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Discussion Starter · #1 ·
How do you know when the initial cycling is complete?? My 120 gallon tank has had 13 juvenile (1 - 2 inches) cichlids in it for 3 weeks now, and I have yet to see any ammonia or nitrate.... or nitrAte in the tank. I was cycling with 11 fish for 2 weeks, but had to more 3 from my 35 gallon because they were being picked on, in the small tank.
I am feeding every other day, and running a Fluval G6 filter. Is it too soon to see any ammonia? Or is it possible to cycle the tank without a spike in ammonia or nitrite? I have been testing the water weekly. I have 5 more juvenile cichlids in a 35 gallon tank that I would like to add to the 120 gallon when the cycling is finished. The water is clear and fish seem very happy and hungry! I have 2 Tanganykians on hold at the fish store as well, waiting for my tank to be cycled.
No water changes have been done yet. Any information would be appreciated!! :)
 

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Did you use any veteran (established) media in the G6?
 

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Discussion Starter · #4 ·
Its a new kit, "API" Master Test Kit. I have read that with a tank this size, it can take 5 to 6 weeks to cycle but I think I have a lot of fish for cyclying to take this long. I have used this test kit on my 35 gallon and results make sense for an established tank, so I don't think its the kit. Could my tank have spiked and corrected itself in a week, between tests?
 

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Discussion Starter · #5 ·
No established media, everything in the filter was brand new. I have been adding "Bio clean", and "Bio Support" weekly, which contain some live bacteria, and help break down ammonia, but that's it.
 

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That's not really very many fish for a 120 gallon to cycle with. I'm kind of guesstimating here as I've never owned as large a tank as that. It could very well be that you'll be waiting a while yet for ammonia levels to rise. On the other hand, it takes very little ammonia to register. Curious.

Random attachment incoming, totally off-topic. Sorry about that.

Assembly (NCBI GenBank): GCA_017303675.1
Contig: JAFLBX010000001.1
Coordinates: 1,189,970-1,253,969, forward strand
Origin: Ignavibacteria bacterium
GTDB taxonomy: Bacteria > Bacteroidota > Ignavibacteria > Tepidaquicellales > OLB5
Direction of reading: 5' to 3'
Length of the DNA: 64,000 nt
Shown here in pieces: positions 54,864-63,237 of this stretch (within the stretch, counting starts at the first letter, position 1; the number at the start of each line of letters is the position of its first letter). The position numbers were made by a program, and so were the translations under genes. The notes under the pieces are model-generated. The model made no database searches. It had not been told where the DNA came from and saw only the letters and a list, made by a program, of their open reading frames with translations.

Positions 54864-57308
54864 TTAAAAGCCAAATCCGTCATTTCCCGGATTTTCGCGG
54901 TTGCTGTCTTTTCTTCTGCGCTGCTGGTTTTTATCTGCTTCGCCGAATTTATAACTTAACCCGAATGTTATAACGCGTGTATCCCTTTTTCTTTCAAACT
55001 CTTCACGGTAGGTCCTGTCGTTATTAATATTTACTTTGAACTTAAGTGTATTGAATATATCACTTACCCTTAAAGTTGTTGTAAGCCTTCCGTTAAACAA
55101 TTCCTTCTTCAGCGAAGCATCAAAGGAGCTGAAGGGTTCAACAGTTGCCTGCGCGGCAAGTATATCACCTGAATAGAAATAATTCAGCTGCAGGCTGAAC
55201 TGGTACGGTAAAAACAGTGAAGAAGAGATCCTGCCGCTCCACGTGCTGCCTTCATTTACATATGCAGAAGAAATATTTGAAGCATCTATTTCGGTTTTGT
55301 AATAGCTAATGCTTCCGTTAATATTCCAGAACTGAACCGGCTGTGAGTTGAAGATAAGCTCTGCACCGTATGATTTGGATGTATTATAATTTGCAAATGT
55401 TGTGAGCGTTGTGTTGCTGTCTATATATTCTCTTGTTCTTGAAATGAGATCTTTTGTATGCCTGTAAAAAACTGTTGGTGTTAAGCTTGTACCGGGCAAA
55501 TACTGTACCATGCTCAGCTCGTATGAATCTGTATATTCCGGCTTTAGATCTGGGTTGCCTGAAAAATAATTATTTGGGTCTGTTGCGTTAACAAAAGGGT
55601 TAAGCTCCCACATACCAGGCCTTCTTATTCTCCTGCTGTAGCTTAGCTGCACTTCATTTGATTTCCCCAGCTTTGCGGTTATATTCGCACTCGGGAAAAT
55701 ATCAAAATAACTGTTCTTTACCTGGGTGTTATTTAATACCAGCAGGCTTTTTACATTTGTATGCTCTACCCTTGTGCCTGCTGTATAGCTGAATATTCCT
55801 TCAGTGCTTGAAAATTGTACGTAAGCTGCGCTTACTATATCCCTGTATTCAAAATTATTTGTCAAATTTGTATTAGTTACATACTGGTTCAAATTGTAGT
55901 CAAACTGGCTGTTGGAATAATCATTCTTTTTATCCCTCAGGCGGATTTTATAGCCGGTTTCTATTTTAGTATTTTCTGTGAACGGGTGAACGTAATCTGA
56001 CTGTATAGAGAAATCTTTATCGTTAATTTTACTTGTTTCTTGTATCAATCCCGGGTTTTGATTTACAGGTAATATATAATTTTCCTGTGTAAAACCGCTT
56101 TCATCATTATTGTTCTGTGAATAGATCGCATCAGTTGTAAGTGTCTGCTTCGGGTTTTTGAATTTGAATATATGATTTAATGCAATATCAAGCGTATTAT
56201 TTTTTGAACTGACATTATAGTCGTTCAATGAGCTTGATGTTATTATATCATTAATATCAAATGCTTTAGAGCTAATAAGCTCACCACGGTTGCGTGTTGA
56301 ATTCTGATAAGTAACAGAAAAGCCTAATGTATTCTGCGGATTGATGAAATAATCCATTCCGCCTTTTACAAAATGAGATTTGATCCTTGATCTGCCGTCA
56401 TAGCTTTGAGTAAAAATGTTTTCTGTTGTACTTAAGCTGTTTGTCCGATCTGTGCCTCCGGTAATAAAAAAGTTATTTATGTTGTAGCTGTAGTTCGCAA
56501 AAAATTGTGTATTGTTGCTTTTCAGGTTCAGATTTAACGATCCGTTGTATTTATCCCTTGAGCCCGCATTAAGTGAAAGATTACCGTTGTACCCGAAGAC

Just on the off chance, I'll ask and make sure that you're using both API 'Ammonia' bottles with one test tube for testing correct?
 

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Not knocking the OP but Im just curious why people cycle with fish instead of bottled ammonia? Even if you have the fish already a bottle of ammonia is less than $3 and you dont hurt / kill any fish.

I dont know...just wondering. :popcorn:
 

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Because it's a LOT nicer to see fish in a tank than no fish in a tank.

I did a 7 day fishless (Seachem Stability, which seems to have some chemical that registers as ammonia), then some sponge mud & 8 days with a very light bioload (like 6 2" fish). I then added about 12 2" fish, 20lbs of existing substrate and continued to add fish religously.
 

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so all new filtermedia, new set up, no ammonia or nitrite spikes? I'd be prepared for the need to do frequent and large water changes, there's a sponsor who has a product for tank cycling, never tried it butsomeone may have experience.

If your tank has mysteriously cycled in one week (from reading your posts it looks like you went a week without testing and not sure how effective your additives are) my understanding is that you would be getting some nitrate readings. I'd test nitrates?

Fishless cycle seems the way to go as far as I'm concerned unless you have other sources of bacteria culture. :popcorn:
 

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I have yet to see any ammonia or nitrate.... or nitrAte in the tank
Don't count yourself cycled until you see nitrate levels rising. Cycling a tank without seeding while seeing no readable spikes in ammonia or nitrite is pretty unheard of. I'd say pretty near impossible to pull off, actually, but I won't say totally impossible. What is certain is that if there are fish in the tank, there's been ammonia in the water. Fish excrete ammonia. If your test kit doesn't show it, then it just means the test kit doesn't show it. Or, it's being converted successfully by whatever bacteria do exist in the tank. After 3 weeks, if you haven't seen ammonia or nitrite rise (and I'm assuming accurate test results here), then I'd say you won't. Just keep looking for that nitrate kit to finally show nitrates in the tank.

But, I gotta say that I'm real skeptical that this can be done. Even the API kits will show slight levels of ammonia. And there most certainly had to be some in a new, pristine setup. You may have missed the spikes by only testing weekly. So, now there's really no way to say ammonia and nitrite didn't truly spike to measurable levels.
 

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Discussion Starter · #11 ·
In response to the above questions, I cycled with fish because the fish store recommended it, as Cichlids tend to be very hardy, and frankly I didn't know there were other options, at the time.